Wool Meets Fish

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  • By Anne
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Wool Meets Fish

What do fly fishermen and knitters have in common? Turns out, Shetland wool. Go figure!

Over the last few months, I’d noticed a real uptick in our sales of Jamieson’s of Shetland Spindrift in the color Oyster.  Single skein orders of just that color.  And here’s the really weird part – all were bought by men.  Now, it could be that there are a bunch of guys out there knitting fair isle sweaters, and they all need that elusive last color to complete their color scheme, that color being Oyster.  But I kinda think you don’t buy that explanation.  Neither did I.  As it turns out, these dudes are all fly fishermen, and that particular color is sought after to  . . . wait for it . . . tie fishing lures.  Yup!  Our lovely Shetland wool is being tethered to a hook and being gobbled up in streams across the country by scaly, wet fish.  I had the opportunity to ask one of these yarn buying fellas to explain the allure of this particular yarn and color.  Here’s what I learned:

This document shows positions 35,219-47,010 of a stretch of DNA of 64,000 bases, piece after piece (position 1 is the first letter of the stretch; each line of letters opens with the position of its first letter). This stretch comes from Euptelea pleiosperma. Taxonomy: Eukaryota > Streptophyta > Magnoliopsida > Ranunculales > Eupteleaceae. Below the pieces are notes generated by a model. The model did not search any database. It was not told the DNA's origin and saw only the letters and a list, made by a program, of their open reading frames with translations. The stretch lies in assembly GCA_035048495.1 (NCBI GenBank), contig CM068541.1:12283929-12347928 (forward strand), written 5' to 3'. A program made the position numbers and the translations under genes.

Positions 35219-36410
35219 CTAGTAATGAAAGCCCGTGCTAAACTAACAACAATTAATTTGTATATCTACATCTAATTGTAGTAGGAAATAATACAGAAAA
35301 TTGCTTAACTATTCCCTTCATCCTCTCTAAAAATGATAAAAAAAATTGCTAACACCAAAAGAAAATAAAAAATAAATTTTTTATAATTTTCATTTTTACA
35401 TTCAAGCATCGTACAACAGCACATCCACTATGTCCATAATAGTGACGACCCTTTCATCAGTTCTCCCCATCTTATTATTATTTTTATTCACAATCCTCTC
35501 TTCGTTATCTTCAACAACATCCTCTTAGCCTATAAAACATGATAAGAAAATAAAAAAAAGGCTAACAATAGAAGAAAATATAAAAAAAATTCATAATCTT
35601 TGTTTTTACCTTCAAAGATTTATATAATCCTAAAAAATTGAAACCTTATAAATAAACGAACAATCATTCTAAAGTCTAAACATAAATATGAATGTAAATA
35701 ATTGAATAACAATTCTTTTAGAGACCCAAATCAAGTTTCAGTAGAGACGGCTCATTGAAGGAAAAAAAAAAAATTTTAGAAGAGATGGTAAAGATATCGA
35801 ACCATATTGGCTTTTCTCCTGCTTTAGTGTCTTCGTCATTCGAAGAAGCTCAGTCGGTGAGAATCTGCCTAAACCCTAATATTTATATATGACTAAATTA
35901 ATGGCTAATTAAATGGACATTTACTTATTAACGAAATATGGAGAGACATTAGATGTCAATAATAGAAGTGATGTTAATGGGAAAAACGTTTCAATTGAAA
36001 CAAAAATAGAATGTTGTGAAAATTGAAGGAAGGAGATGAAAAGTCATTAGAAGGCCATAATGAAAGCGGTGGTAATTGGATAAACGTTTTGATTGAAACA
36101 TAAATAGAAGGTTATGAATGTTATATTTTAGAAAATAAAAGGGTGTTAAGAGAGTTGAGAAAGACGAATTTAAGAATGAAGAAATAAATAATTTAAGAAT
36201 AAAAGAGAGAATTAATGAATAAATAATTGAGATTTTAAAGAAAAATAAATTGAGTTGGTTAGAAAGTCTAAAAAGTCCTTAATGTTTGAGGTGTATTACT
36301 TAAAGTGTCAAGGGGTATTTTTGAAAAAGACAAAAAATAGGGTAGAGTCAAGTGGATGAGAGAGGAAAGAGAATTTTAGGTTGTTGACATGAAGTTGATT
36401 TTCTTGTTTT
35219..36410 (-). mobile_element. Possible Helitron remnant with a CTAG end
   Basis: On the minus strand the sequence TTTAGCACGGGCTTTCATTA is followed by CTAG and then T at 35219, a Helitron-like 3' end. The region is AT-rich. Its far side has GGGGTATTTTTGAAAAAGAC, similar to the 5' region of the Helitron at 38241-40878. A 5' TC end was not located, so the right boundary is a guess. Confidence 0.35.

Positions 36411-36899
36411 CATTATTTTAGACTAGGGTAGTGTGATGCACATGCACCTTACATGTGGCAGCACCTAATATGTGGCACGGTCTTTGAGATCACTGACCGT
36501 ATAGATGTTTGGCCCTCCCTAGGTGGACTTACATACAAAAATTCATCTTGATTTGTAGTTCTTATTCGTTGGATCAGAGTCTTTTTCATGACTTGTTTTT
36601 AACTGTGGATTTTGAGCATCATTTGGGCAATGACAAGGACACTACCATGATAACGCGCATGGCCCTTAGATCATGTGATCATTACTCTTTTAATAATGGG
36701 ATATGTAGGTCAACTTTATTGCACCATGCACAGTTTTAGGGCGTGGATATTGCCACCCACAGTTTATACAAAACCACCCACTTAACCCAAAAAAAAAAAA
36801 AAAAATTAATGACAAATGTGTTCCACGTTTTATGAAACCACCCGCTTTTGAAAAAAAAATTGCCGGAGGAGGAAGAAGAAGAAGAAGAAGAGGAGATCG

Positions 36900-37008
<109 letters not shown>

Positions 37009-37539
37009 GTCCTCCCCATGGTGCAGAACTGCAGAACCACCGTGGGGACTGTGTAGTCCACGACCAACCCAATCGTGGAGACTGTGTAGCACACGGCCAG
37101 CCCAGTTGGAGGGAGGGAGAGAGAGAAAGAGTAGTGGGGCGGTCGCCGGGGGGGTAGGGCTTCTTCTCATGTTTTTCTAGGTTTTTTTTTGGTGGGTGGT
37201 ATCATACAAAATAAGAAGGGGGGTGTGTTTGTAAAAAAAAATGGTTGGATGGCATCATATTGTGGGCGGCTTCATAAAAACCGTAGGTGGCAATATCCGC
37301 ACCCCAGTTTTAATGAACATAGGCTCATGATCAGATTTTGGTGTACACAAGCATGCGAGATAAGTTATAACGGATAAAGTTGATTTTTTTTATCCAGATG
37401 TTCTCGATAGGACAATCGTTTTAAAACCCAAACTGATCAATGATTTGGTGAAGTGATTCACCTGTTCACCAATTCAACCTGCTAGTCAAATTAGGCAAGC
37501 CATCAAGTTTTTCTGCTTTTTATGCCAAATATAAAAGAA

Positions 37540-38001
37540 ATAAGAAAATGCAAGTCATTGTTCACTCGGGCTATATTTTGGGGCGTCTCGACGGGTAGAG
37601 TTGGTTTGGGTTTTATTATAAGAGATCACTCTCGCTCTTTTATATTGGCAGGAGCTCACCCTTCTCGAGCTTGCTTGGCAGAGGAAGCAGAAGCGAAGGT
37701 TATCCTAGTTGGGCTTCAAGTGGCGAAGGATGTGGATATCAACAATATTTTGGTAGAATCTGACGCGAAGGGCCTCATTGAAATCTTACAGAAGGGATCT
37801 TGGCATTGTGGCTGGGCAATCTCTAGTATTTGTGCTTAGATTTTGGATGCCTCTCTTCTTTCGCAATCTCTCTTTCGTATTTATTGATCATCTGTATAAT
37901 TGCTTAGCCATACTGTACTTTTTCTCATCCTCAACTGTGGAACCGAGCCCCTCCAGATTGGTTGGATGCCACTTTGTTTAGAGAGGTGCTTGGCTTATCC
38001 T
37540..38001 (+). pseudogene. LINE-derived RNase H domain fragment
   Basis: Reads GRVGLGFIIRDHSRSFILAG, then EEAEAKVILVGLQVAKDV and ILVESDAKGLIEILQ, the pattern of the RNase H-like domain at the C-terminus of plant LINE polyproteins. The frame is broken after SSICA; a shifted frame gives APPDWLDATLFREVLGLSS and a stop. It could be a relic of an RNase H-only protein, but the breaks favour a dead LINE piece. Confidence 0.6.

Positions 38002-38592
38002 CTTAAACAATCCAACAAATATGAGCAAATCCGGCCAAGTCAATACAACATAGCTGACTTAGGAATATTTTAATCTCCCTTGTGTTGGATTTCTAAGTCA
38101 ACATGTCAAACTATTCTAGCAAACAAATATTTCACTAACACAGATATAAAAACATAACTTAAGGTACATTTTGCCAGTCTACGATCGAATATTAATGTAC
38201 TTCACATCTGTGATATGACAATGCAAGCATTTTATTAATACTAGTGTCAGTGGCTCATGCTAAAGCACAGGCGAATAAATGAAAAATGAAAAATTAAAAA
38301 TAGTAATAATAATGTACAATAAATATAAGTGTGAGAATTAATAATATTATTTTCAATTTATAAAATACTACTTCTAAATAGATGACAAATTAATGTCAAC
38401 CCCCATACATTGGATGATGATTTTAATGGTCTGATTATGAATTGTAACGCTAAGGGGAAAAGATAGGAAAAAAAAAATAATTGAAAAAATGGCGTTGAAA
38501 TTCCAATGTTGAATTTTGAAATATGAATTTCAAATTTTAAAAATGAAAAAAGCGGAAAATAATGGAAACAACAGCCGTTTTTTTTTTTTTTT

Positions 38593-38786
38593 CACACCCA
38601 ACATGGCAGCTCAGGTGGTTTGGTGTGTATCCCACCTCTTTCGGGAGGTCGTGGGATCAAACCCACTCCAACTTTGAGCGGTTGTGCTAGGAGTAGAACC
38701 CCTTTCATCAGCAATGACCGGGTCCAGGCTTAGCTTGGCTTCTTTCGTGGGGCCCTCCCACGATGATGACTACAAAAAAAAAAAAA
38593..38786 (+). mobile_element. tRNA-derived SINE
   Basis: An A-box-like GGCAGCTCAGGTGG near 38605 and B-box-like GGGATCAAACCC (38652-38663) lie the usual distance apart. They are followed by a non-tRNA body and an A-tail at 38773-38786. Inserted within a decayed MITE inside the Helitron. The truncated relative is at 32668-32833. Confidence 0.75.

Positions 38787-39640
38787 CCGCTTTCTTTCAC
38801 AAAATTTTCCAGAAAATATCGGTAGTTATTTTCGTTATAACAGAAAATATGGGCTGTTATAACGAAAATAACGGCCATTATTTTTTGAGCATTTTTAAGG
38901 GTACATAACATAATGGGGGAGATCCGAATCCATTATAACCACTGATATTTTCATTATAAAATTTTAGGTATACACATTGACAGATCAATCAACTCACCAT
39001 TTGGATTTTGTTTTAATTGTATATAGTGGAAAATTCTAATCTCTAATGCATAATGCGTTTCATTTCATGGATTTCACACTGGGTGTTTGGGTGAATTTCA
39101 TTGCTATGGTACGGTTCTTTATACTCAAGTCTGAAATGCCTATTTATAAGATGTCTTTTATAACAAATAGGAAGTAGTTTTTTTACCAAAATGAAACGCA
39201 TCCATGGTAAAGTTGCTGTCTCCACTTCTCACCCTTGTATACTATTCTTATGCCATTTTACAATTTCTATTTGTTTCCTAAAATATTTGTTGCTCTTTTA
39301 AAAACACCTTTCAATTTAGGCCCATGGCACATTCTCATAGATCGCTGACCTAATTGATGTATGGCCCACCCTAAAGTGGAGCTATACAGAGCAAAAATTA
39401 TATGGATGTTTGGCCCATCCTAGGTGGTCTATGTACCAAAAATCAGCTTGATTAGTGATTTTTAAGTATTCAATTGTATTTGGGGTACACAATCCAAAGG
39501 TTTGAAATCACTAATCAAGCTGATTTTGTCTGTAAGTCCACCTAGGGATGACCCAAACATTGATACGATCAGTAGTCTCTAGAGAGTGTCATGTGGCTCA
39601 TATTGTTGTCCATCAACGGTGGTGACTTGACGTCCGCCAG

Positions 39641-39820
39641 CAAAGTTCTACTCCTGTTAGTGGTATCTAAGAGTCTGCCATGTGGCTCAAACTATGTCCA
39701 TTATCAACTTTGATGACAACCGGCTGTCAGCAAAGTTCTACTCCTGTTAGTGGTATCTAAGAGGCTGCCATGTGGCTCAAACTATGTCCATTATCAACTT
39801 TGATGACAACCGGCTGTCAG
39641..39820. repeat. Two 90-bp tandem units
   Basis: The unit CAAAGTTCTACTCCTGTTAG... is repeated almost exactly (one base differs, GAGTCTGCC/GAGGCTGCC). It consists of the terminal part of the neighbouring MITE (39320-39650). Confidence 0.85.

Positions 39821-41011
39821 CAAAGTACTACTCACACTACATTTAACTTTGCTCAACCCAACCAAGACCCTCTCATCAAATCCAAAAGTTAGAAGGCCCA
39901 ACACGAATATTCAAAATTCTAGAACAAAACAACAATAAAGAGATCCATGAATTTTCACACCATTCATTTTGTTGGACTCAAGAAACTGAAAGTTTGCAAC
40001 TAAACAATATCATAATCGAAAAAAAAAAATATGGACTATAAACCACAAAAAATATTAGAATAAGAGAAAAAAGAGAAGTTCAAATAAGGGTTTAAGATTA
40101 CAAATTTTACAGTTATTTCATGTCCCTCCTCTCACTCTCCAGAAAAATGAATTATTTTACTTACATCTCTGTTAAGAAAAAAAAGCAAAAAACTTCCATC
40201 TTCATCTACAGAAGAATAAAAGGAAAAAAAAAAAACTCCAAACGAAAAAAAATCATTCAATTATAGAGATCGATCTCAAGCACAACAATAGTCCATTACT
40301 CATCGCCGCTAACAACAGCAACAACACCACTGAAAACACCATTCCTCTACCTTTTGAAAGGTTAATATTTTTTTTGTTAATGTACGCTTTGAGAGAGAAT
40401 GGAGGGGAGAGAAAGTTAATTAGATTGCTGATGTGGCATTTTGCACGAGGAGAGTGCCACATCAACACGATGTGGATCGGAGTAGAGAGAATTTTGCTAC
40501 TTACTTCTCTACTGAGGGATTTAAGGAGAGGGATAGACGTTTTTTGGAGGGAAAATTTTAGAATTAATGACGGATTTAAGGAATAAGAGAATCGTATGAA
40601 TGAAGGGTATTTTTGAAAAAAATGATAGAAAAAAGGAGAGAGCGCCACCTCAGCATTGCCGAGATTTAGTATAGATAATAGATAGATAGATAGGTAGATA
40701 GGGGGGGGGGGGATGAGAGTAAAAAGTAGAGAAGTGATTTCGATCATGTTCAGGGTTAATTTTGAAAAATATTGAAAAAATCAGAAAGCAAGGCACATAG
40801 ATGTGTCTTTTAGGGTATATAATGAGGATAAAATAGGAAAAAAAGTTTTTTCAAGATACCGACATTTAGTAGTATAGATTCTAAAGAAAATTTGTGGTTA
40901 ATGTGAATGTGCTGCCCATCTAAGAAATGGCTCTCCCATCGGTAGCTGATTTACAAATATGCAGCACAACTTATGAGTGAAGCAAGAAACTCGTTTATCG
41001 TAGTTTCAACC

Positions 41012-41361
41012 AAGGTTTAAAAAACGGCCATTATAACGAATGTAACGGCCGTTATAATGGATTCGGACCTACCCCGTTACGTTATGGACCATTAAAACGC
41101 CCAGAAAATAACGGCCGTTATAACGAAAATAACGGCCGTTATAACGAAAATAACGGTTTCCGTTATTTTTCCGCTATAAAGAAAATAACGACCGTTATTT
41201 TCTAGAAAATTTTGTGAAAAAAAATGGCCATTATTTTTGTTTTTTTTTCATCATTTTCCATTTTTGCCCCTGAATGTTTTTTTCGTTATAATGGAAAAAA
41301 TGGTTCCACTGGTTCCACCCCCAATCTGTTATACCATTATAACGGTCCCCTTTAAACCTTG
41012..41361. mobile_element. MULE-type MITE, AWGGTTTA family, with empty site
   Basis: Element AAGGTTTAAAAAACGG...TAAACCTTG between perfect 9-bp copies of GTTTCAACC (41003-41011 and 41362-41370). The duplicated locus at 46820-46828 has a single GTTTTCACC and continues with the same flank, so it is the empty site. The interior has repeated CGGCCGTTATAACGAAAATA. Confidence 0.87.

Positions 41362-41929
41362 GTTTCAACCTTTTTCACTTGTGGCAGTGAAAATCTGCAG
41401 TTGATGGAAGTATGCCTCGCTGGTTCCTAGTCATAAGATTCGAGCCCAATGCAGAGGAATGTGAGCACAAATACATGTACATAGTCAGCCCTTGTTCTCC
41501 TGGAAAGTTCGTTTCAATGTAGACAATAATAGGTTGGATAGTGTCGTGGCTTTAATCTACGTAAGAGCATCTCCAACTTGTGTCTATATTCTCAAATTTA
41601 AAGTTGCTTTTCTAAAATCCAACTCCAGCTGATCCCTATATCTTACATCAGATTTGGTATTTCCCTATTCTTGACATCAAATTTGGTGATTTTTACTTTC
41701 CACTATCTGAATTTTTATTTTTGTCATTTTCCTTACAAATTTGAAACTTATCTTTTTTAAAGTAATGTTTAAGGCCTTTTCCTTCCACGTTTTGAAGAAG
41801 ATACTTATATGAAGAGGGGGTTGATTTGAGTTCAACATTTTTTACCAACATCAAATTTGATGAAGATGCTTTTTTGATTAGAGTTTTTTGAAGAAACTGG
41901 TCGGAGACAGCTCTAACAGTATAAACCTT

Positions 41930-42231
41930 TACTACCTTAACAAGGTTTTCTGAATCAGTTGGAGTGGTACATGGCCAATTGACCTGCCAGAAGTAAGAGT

Spindrift Oyster is used to tie a fly fishermen say resembles the larva of the Crane Fly (some call Crane Flies "mosquito eaters").  The tied fly pattern is called a "Killer Bug" and there are variants that differ slightly from each other, but trout love them.   The Killer Bug is a pattern invented by Englishman, Frank Sawyer who tied it with Chadwick’s 477, a colored yarn, no longer available, which was supposedly irresistible to trout.  Chris Stewart, a legend amongst fly fishermen (or so I’m told) tracked down a new source of yarn to replace Chadwick’s 477, and the rest is history.  If you want to learn more about the Killer Bug, see what it looks like, or perhaps make one yourself, here’s a fun little link.  https://sectionhiker.com/stewarts-killer-bug-fly-tying-tips/


And that’s how Jamieson’s of Shetland Oyster diversified and spread into a new hobby world – Fly Fishing.  I think I’ll stick with knitting mine.


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